We all go through times that bring us down and keep us from performing at our best. No matter how successful or dedicated you are, there will be times when you question where things are right now, or where things are heading. It can be easy to lose hope and give up on your dreams. In order to push through these feelings, you have to be aware of what is causing them, and what your options are. Unfortunately, we usually don’t make the best decisions when we are feeling down. However, with some lifestyle changes and some key information, you can boost your mood to get back on track and reach your goals.
I cannot overstate the benefits of eating right and exercising regularly. Research has shown that regular exercise can be as effective as prescription antidepressants for some people. When you exercise, your body releases endorphins, which reduce your perception of pain. Endorphins also promote positive feelings similar to morphine. This can greatly improve your outlook on life, improving your motivation and overall happiness. Combining this with a proper diet can be a very powerful tool to improving your mood.
Eat a wide range of colorful fruits and vegetables to increase your intake of antioxidants. Consume lean, protein-rich foods like fish, poultry, and low-fat dairy. These contain important B vitamins, which have been shown to boost mood and energy levels. Fatty fish, flaxseed, and nuts are high in omega-3 fatty acids, which greatly improve symptoms of depression. A deficiency of vitamin D has also been linked to depression, especially seasonal affective disorder. This makes perfect sense, because sunlight exposure boosts our vitamin D levels. During the winter, when seasonal affective disorder hits, our sunlight exposure is greatly reduced, resulting in lower vitamin D. Not surprisingly, a great dietary source of vitamin D is fish. If you don’t like fish, you could take with fish oil supplements, or consider getting a mood therapy light. By following a straightforward diet like this, you can greatly improve your overall mood and sense of well-being.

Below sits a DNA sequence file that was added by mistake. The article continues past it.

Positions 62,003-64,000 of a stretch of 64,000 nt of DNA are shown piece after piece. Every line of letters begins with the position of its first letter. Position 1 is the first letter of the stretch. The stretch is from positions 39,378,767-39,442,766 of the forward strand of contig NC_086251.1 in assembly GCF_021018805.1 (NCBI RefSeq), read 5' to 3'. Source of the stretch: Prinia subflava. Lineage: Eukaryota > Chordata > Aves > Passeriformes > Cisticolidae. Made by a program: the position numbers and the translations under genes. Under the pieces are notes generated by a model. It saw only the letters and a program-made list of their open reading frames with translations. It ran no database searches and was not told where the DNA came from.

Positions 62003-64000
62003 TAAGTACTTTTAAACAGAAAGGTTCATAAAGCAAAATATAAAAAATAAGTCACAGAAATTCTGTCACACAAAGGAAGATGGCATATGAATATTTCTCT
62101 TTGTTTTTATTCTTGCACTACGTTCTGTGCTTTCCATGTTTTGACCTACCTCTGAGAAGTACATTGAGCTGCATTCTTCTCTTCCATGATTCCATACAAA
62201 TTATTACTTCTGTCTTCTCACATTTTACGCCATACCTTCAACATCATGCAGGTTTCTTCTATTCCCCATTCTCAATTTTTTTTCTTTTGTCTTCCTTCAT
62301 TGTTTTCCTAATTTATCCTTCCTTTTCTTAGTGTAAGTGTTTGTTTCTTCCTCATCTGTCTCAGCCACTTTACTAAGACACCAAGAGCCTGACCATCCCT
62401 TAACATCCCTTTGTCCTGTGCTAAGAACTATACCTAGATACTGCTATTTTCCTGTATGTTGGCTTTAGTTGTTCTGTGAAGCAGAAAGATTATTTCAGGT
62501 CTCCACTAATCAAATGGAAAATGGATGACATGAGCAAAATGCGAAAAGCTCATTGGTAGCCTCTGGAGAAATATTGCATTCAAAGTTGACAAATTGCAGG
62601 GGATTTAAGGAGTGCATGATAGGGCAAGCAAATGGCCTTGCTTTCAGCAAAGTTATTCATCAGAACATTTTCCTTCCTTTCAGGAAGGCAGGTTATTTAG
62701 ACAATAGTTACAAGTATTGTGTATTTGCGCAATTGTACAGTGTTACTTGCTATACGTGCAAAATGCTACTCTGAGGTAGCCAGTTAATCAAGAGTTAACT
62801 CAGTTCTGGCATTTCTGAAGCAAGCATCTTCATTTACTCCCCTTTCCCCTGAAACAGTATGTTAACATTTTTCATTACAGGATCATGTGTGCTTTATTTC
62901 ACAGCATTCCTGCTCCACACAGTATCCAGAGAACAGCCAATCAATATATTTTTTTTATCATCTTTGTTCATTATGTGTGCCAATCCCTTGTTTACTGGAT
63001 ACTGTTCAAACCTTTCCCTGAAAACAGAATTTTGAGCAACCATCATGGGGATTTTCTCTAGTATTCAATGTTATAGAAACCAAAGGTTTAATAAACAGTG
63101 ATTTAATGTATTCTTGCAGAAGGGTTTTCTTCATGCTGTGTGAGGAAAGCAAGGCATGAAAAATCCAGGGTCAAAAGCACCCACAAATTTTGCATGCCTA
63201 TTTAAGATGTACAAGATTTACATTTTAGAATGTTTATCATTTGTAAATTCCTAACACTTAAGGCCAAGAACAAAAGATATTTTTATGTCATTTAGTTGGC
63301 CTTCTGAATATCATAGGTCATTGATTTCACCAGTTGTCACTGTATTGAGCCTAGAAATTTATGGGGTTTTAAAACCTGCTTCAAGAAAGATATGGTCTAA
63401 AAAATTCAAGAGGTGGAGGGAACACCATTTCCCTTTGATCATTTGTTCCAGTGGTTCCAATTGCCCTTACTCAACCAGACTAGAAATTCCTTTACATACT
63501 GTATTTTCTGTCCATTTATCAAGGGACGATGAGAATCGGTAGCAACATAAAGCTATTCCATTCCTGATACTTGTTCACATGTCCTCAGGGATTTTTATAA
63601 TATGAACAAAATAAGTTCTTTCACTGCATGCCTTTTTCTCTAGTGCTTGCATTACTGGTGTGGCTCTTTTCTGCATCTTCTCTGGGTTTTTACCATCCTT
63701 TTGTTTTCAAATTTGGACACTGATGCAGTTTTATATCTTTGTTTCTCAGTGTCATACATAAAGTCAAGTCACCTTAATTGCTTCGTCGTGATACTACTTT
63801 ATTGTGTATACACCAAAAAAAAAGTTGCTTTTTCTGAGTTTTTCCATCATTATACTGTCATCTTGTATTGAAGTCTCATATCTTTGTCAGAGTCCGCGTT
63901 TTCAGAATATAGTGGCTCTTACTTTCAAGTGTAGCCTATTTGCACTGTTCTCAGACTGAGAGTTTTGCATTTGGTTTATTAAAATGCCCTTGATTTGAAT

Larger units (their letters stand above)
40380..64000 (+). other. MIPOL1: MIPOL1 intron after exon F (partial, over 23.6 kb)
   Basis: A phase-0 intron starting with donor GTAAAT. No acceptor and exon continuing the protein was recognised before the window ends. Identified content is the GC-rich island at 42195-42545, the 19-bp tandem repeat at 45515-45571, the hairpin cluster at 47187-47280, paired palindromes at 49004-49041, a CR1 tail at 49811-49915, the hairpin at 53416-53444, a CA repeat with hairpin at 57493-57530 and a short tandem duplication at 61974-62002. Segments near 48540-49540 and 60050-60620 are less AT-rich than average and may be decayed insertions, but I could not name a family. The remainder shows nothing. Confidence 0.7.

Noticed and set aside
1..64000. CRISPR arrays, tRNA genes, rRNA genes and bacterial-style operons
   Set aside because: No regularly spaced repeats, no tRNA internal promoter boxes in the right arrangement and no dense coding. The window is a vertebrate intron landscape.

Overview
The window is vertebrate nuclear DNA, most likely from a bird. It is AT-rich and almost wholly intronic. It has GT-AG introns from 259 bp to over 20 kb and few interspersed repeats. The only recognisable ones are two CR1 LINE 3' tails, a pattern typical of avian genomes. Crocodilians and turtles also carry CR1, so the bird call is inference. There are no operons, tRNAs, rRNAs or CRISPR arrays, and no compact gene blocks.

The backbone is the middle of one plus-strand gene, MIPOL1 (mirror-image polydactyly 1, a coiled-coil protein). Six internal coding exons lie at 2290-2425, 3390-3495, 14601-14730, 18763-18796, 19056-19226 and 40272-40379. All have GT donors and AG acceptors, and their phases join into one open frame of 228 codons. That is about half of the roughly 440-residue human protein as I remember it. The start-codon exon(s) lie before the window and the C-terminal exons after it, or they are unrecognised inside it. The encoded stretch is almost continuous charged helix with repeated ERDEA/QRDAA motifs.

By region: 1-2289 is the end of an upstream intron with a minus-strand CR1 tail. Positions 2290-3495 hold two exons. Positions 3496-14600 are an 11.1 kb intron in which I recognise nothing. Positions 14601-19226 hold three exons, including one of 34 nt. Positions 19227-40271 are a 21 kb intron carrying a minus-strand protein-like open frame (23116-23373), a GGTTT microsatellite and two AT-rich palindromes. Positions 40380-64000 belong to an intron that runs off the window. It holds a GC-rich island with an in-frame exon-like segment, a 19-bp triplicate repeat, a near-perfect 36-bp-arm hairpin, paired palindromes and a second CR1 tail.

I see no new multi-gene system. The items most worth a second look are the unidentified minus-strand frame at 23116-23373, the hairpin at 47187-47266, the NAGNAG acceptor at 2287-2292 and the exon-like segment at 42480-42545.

A great way to help you feel better is to help others. MRI tests have shown that when people help others, they get a “helper’s” high. This is why support groups work so well. When people help each other, they are also helping themselves. You could volunteer, help a friend or neighbor, find a support group, or do something nice for your significant other.
Another way to quickly feel happier is to “fake it ‘til you make it.” Start smiling more often. We smile because we are happy, but recent studies have shown it also works the other way around. Apparently, parts of our body help reinforce our current feelings. So forcing a smile tells our brain that we are happy, resulting in a more positive mood. The same goes for how we act. If we act happy, we will tend to be happy.
Talking to others about our problems can also elevate our moods. It can release stress, help us feel more accepted, and strengthen the relationship we have with the other person. Human touch alone has been shown to release the calming neurotransmitter serotonin, resulting in reduced blood pressure and heart rate. A common cause for feeling down is blaming yourself for everything that goes wrong. By talking to someone else about it, they can help you realize that it isn’t all your fault, which can help you feel better. They can also help you avoid unrealistic negative thoughts, which can drain all of your happiness.
Something that helps prevent feeling down for long periods of time is maintaining a daily routine. Take a shower in the morning to help you wake up. The sudden increase in body temperature will almost always help jolt you out a bad mood. Eat a hearty, well-balanced breakfast to jumpstart your day. This can have a huge positive impact on the rest of your day. If you are feeling down, be sure not to schedule too much to do that day. This can cause you to feel overwhelmed, which can worsen your mood. Break tasks down into manageable parts so you can feel accomplished instead of feeling overburdened. Take time to relax at night, letting your body recover from the day. Take a few minutes to write down at least three good things that happened that day. This is very important, as it helps you to focus on the positives instead of the negatives. And finally, be sure to get plenty of sleep, as this has obvious effects on your mood.
Take Action Now: Start exercising and eating healthier, supplementing with vitamins if needed. Try to get plenty of sunlight throughout the day, or use a mood therapy light. Start volunteering, or just doing things for others around the house. Keep a consistent routine that isn’t overwhelming. At the end of each day, write down at least three positive things that happened, and be sure to get plenty of sleep. And if you are still struggling, “fake it ‘til you make it.”